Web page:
Card transactions by proxy
lists at internetpolicyagency.com
Tue Apr 5 13:40:39 BST 2011
In article <183534E5-99E3-4810-96C9-32E0B9D53FA6 at batten.eu.org>, Ian
Batten <igb at batten.eu.org> writes
>I've operated DDs for more than twenty years, and we have about forty
>set up on our respective bank accounts, not one of which has ever given
>any trouble (it's not been forty for twenty years, but it's probably
>averaged 20: 400 direct-debit years). From where I'm stood, our
>occasional use of cheques (and it is occasional, now we do things like
>paying for school meals online) is a far greater risk to us than DDs.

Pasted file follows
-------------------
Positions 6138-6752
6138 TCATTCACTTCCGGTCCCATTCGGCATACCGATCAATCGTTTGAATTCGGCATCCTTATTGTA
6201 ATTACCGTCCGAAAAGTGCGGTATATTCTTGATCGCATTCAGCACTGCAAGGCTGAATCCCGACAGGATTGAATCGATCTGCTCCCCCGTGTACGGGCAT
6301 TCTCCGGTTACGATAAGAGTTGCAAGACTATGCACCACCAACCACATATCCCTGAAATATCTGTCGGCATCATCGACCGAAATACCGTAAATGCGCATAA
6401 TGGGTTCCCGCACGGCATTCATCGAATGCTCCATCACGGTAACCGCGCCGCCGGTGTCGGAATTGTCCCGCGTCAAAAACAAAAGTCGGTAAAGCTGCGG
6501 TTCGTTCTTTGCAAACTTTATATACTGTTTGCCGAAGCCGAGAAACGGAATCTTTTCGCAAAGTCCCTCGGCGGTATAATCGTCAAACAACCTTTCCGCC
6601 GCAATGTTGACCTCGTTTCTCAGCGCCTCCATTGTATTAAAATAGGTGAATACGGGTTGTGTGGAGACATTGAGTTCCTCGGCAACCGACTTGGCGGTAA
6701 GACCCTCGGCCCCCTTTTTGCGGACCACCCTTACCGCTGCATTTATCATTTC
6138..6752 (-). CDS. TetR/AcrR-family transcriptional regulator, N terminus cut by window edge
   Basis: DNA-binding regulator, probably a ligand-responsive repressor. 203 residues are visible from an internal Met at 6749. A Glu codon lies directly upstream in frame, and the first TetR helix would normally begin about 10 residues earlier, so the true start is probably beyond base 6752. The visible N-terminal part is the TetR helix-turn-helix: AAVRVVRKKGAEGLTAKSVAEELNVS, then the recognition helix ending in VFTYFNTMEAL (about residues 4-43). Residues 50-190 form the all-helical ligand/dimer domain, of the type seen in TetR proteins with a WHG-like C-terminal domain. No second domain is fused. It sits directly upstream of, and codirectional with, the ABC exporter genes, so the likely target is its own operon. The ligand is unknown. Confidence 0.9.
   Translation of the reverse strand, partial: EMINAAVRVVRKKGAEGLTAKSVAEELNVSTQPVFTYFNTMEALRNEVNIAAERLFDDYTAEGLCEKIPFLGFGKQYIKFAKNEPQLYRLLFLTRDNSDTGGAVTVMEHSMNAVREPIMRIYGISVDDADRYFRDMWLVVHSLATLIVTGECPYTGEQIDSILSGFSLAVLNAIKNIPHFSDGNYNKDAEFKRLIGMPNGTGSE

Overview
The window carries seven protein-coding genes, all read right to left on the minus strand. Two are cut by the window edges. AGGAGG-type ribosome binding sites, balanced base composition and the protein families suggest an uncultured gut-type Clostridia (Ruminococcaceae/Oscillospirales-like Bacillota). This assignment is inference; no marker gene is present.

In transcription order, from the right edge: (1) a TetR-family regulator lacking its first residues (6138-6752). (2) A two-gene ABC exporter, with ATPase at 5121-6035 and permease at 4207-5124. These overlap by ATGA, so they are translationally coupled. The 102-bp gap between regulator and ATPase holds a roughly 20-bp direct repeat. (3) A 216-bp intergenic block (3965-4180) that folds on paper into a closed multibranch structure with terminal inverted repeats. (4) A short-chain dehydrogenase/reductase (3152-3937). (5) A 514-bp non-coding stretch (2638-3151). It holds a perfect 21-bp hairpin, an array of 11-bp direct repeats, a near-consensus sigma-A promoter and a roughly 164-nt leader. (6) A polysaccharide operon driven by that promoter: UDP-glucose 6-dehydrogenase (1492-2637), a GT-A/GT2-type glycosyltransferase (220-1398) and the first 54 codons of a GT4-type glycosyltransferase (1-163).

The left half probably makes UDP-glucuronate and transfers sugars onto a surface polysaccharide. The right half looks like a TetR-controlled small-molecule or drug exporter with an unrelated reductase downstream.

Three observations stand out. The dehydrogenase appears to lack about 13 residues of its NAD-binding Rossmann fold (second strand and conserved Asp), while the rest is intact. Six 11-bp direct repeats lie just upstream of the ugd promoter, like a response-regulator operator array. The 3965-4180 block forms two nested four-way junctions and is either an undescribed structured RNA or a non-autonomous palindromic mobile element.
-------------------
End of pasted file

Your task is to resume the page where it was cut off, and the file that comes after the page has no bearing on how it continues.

The main DD "risk" as I see (and experience) it is that [particularly
utility] companies take payments I'd rather they hadn't.
But there's the DD guarantee, I hear people say. However, that's for
"mistakes". And apparently cancels the DD arrangement, so you've got
the extra hassle of setting it up again.
For example, I received an estimated bill that is approximately double
what it should have been. And immediately sent a customer reading to the
supplier's website. Which they seem to have ignored. Does that qualify
as a "mistake", required to trigger the DD guarantee? In this case I
didn't bother claiming, because overpaying for energy is usually OK, and
prices are only going upwards.
But the principle remains, that you lose control of the money and all
the initiative is with the customer to chase up 'errors and omissions'.
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